26. Other more important things

Delays, delays, COVID-19, and other more important things, like … family.

Yep, we all know by now that since the start of the corona virus, there are other important things in our lives. Important things that we sometimes “forget”. So today, exactly 1 year ago we officially bought our land. It took us about a year to get the papers signed. The owners were … euhm well less organized than they should have been. Their paperwork was not up to scratch so we had to gently nudge them (a lot) to sort it out. Funny thing is that the date we signed was the 14th of May and for me that date was … is pretty important.

Aunty ‘Alo’

other important things
Maria Antonia

When my aunt Maria died, her photo albums landed into my hands. She was a special person to me. Her mum, my Spanish grandmother passed away young and it was her eldest daughter, Maria, who had to replace her as much as possible to care for the 6 children. When she was about 18 years old she lost an eye due to poor medical care in rural Spain. We are talking around 1943.

From rural Spain to Amsterdam

She left her hometown looking for a job in Madrid and quickly found a family where she was the nanny, the cook, and the cleaner. She worked there for quite a few years. When a friend wrote her a letter from Amsterdam that she had work in the Netherlands, she sorted out the paperwork, she saved some money and bought a one-way ticket to Amsterdam. Don’t forget that General Franco was the resident dictator at the time! And remember this is a woman who had 2 years of elementary school and nothing else, she spoke neither Dutch nor English or anything else except Spanish with an Andalusian accent. She worked for a few months and …. when she called home (Puente Genil, Cordoba) …. well, my mum picked up the phone and … took the same plane to Amsterdam 🙂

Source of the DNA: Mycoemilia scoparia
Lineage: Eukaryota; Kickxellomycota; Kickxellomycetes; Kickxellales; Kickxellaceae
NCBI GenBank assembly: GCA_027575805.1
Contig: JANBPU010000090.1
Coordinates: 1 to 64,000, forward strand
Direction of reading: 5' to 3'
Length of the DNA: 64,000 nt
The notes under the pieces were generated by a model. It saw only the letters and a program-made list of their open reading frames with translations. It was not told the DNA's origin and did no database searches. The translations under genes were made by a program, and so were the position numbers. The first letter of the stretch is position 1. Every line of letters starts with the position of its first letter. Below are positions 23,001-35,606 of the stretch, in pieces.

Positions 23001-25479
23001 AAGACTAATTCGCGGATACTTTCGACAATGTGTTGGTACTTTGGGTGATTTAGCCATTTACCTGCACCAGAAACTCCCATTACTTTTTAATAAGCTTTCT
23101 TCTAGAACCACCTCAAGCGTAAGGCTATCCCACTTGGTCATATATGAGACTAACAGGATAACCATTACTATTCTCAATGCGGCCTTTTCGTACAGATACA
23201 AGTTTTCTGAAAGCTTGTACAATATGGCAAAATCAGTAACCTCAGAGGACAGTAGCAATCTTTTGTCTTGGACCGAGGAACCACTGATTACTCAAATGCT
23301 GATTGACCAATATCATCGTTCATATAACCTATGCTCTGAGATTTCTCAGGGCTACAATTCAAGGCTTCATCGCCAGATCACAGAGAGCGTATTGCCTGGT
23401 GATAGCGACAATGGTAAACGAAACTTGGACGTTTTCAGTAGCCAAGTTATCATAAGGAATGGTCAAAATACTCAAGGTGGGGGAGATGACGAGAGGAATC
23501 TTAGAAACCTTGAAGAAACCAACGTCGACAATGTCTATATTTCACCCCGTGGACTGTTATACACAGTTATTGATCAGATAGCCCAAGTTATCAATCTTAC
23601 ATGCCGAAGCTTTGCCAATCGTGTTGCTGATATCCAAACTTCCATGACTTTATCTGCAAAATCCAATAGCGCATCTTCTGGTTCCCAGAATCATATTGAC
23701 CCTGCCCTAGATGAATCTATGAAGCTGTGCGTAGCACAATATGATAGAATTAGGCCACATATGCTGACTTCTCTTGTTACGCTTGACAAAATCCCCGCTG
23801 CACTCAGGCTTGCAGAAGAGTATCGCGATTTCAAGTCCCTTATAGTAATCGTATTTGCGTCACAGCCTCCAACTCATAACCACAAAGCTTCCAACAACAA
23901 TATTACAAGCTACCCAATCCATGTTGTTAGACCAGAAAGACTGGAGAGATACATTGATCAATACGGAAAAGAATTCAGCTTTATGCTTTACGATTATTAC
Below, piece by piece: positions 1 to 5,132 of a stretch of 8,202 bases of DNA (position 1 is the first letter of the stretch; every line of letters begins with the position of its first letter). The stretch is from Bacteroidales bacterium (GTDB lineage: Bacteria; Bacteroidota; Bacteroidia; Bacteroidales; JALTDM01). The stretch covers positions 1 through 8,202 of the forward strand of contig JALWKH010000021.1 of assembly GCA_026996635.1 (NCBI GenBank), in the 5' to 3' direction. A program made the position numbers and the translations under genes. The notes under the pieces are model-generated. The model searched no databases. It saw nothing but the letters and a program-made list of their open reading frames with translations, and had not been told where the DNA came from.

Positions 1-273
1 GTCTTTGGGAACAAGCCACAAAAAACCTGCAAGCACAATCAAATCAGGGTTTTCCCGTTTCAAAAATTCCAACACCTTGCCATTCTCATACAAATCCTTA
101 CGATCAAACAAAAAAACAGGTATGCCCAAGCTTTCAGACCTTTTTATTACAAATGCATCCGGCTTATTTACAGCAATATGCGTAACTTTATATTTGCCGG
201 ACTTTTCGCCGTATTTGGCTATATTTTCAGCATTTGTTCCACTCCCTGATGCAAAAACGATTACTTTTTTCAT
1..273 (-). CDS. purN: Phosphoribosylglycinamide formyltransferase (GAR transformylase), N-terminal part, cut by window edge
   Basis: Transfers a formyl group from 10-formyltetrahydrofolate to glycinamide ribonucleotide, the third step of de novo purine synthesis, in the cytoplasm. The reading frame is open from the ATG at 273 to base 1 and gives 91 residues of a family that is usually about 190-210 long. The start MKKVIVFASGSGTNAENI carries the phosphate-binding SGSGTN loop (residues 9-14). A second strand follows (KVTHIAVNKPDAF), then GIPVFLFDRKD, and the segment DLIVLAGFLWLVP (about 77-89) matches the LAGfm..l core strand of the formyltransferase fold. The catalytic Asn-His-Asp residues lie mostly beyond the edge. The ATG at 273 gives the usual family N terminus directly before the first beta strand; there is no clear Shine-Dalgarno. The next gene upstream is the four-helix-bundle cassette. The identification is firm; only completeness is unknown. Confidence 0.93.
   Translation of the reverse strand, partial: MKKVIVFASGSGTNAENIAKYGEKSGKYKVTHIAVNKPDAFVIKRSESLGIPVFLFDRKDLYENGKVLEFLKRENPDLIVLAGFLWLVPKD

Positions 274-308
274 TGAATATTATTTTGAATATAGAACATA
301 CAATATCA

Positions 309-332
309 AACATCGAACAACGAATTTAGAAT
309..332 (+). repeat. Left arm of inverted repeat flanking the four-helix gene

They worked together in a nursing home near the Overtoom in Amsterdam . Now things get complicated …… my father was a carpenter and his mate was a plumber and where were they working? ……. yes at the nursing home 🙂

My aunt was like my second mother, she was always around us, because my uncle, the plumber, passed away soon after they married. My dad owned a small company and was almost always working so I was mostly around my mum and my aunt. Now, I never called my aunt, Aunt Maria. Why? Well, we lived on the fourth floor of an apartment in Amsterdam West and in those days when someone rang the bell, little André would open the door and ask from above, “Who is there?” My aunt always said “Hallo” (in Dutch with a Spanish accent that would be “alo”. So … For me she was my “tante alo” (aunty “alo”)


She had just turned 80 and was still full of life. She always had a strong will and lots of character. Waiting for the bus at “Mercatorplein” in Amsterdam she had a small stroke and fell … she fell awkwardly and her head hit the pavement hard and she hurt her healthy eye, her only eye. Blind at 80 – It’s …. ppfffff. We took care of her, but after 1 year she told me that her batteries were no longer recharging and that it was time to say goodbye. My “tante allo” was always there. Born on the 14th of May. And she still is.

my grandparents
Andrés & Maria Narcisa
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